Following member surveys, expert interviews, and roundtable discussions, the American College of Allergy, Asthma, and Immunology (ACAAI) has released new recommendations for overcoming care disparities among those who have atopic dermatitis (AD) and food allergies.
Disparities in care among individuals who have atopic dermatitis (AD) and/or other allergic conditions prompted the American College of Allergy, Asthma and Immunology (ACAAI) last year to examine the issue more closely. Their focus was on patients with skin of color, and a summary of the findings appeared recently in Annals of Allergy, Asthma & Immunology.
ACAAI members (200 responded to the 24-question survey request, which represents 4.6% of the total membership), physicians, and advocacy leaders were interviewed, and the ACAAI also held a roundtable discussion “to further explore the challenges and discuss potential solutions.” The survey was available from December 28, 2021, through January 9, 2022; most respondents (68%) were White and in private practice (73%) in a suburban location (61%).
“The roundtable focused on challenges that people with skin of color who have these conditions often experience based on their skin type, their comfort level with health care providers, where they live, and many other sociodemographic factors,” according to a statement on the group’s findings.
On a scale of 0 to 100, respondents noted an average awareness level score of 73 for the challenges people with skin of color face to receiving adequate care for AD and food allergies.
The report included the top 10 reasons the study’s patient population has trouble accessing and receiving care equivalent to that of other races/ethnicities. These reasons gathered from the survey are the following:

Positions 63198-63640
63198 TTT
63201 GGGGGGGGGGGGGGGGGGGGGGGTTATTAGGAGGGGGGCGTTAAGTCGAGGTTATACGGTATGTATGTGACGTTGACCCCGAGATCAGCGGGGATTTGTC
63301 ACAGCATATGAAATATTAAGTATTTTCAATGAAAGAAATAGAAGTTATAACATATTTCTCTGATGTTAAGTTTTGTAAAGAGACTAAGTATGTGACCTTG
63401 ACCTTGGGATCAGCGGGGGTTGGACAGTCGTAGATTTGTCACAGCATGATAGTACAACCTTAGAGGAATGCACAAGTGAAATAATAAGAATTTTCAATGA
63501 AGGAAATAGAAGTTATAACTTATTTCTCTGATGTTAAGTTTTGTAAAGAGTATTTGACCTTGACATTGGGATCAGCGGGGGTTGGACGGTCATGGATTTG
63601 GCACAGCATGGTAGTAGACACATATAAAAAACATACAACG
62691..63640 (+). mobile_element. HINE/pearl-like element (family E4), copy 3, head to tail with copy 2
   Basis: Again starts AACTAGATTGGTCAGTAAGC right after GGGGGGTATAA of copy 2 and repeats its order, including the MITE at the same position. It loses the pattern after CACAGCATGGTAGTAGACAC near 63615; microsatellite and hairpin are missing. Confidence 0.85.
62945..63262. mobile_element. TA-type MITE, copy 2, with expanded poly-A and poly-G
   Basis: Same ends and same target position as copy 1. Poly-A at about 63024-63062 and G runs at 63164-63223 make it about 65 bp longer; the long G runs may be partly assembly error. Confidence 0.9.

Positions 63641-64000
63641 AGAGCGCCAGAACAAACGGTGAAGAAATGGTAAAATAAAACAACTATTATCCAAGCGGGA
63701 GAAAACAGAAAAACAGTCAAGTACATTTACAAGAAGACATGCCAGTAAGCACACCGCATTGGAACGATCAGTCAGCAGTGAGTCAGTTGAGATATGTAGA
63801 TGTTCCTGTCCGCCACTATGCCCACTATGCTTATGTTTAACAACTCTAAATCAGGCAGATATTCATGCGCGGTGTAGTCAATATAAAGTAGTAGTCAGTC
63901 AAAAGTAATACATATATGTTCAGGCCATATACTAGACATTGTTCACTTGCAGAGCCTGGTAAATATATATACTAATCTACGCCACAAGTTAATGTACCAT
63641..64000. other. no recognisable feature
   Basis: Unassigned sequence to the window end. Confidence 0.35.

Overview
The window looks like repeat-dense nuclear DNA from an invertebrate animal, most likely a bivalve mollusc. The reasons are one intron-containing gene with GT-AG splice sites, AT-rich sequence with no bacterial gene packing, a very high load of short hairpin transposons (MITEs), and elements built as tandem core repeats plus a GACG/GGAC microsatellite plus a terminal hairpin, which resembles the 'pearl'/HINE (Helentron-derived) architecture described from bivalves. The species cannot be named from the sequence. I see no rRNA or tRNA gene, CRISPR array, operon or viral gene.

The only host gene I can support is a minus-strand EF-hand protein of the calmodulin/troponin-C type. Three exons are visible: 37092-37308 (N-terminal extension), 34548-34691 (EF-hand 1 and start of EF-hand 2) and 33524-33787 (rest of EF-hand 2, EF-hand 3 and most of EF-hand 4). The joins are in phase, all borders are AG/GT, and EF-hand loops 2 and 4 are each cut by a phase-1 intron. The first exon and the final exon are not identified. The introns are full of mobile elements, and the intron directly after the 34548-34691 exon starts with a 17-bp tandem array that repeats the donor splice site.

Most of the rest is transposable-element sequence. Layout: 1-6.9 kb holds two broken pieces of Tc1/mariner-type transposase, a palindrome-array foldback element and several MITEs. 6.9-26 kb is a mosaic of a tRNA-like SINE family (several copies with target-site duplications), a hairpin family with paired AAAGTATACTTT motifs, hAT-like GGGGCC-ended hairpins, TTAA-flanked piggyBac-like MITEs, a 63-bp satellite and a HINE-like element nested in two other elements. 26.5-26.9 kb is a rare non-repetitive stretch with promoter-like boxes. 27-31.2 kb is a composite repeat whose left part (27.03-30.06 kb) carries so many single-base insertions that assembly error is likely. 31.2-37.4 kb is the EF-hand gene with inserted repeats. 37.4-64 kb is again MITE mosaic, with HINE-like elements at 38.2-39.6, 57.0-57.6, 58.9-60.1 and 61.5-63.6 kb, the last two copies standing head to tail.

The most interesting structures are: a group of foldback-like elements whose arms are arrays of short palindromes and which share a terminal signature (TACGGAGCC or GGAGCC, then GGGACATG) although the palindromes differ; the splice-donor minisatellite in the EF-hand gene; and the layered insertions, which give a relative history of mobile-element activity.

In addition, the authors noted, 74% of survey respondents reported inadequate and unhelpful federal, state, local, or association levels of resources “in addressing the identified challenges in the diagnosis and treatment of AD and food allergy for people with skin of color,” the investigators noted.
Following the roundtable discussions, and after incorporating survey findings and data from the interviews, 10 solutions were proposed to make inroads against AD and food allergy care disparities:
These are not hard-and-fast mandates, the report authors emphasized, but instead jumping-off points for further dialog they hope will initiate real change “by health care systems, advocacy organizations, policymakers, payers, the allergy and asthma community, and academia in the lives of people with skin of color and mitigate racial disparities in AD and food allergy.”
Corbett M, Allen A, Bobo N, et al. Proposed solutions by the American College of Allergy, Asthma, and Immunology and advocacy experts to address racial disparities in atopic dermatitis and food allergy. Ann Allergy Asthma Immunol. Published online December 17, 2022. doi:10.1016/j.anai.2022.12.017